In the Terai region of South-Eastern Nepal, there persists a form of agricultural bonded labour called Harwa-Charwa, rooted in agricultural feudal social relations. The Terai has a long and dynamic political history with limited employment opportunities and high levels of migration. This paper is an external qualitative analysis of over 150 life stories from individuals living in an area with high levels of bonded labour. These stories were previously analysed during a workshop through a collective participatory analysis. Both the participatory analysis and external analysis found similar mechanisms that trap people in poverty and bonded labour. The disaggregation by age in the external analysis could explain why child marriage and child labour were very important in the collective analysis but did not match the results of a baseline survey in the same geographical area that found only a few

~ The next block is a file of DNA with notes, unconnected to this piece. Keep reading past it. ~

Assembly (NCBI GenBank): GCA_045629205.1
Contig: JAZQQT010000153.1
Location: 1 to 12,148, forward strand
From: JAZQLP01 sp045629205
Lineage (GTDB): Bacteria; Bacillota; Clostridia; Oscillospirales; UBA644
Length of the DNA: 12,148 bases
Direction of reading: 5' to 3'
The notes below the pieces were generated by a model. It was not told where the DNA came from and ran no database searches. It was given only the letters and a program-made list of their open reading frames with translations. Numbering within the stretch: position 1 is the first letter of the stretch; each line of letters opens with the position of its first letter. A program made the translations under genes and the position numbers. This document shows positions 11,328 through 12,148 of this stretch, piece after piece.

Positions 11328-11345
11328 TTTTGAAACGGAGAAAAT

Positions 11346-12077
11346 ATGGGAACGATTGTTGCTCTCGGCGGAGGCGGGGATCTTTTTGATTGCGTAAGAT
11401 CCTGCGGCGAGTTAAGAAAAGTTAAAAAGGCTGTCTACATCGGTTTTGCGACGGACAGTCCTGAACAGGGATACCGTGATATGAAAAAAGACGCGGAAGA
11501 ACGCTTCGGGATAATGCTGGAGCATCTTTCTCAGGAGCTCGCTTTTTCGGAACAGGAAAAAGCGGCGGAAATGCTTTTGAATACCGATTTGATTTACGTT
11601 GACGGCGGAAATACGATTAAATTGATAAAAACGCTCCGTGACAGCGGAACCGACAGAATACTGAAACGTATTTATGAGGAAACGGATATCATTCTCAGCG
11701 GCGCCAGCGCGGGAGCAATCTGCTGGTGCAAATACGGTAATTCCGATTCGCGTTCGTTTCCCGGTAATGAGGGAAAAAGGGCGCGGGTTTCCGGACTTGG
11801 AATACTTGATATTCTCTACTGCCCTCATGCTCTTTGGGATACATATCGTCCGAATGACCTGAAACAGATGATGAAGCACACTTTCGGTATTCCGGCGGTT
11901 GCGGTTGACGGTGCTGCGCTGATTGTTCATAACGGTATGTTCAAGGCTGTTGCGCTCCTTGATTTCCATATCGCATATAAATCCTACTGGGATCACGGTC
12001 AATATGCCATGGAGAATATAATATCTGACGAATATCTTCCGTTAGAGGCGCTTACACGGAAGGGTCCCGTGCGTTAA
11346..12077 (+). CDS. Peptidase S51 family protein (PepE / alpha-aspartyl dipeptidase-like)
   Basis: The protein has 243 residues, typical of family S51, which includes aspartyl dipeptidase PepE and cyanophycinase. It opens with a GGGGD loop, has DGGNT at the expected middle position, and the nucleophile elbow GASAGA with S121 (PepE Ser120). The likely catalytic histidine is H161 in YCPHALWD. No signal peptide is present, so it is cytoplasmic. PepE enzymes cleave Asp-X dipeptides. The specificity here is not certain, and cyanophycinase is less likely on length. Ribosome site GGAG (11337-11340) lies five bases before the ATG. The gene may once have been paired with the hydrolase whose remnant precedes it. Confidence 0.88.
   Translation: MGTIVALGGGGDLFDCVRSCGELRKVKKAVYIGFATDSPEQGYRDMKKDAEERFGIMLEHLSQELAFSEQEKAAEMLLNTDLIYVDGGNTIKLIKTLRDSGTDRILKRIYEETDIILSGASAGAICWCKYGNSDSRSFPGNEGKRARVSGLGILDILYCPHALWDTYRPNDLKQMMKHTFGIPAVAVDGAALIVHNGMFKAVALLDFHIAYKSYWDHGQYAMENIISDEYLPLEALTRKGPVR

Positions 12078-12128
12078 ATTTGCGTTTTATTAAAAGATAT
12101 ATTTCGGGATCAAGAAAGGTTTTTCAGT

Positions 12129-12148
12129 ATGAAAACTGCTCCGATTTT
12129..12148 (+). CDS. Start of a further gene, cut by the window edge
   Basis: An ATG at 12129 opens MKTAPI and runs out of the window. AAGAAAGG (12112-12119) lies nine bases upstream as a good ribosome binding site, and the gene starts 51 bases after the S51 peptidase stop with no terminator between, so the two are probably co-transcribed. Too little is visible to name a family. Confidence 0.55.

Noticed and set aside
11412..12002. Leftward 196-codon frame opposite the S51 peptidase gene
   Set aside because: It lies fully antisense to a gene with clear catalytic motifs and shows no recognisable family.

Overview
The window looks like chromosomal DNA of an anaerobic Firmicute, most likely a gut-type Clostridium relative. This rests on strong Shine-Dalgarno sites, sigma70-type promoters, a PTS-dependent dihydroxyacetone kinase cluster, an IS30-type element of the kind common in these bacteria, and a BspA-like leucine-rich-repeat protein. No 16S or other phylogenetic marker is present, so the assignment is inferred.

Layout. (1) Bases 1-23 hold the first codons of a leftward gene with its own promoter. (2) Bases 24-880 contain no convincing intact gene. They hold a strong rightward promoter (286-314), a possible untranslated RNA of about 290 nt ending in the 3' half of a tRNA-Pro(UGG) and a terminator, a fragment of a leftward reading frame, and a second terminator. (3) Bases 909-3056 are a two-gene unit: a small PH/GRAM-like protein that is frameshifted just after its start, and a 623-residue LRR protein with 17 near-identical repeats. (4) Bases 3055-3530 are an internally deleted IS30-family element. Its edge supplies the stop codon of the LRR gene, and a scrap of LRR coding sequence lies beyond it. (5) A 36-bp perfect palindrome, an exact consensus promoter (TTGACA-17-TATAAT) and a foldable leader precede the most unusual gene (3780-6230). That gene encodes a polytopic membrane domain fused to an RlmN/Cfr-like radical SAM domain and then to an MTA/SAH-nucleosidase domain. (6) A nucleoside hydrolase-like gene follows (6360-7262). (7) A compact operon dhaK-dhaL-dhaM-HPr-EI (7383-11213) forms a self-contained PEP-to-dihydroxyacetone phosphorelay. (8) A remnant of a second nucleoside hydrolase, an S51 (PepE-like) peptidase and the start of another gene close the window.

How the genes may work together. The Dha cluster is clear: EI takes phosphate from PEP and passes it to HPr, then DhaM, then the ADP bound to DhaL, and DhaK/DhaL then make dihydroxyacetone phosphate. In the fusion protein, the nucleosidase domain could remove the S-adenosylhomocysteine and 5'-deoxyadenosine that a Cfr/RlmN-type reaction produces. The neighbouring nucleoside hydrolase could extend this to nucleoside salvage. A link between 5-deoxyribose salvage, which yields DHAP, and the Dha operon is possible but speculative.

cases. The respondents were aged between 15 and 65. Child marriage and child labour had shaped the lives of the adults but have since decreased. Methodologically, the different ways of analysis diverge in their ability to differentiate timelines. The participatory analysis gives historical insights on pathways into child labour, but although some of the social norms persist this
situation has changed.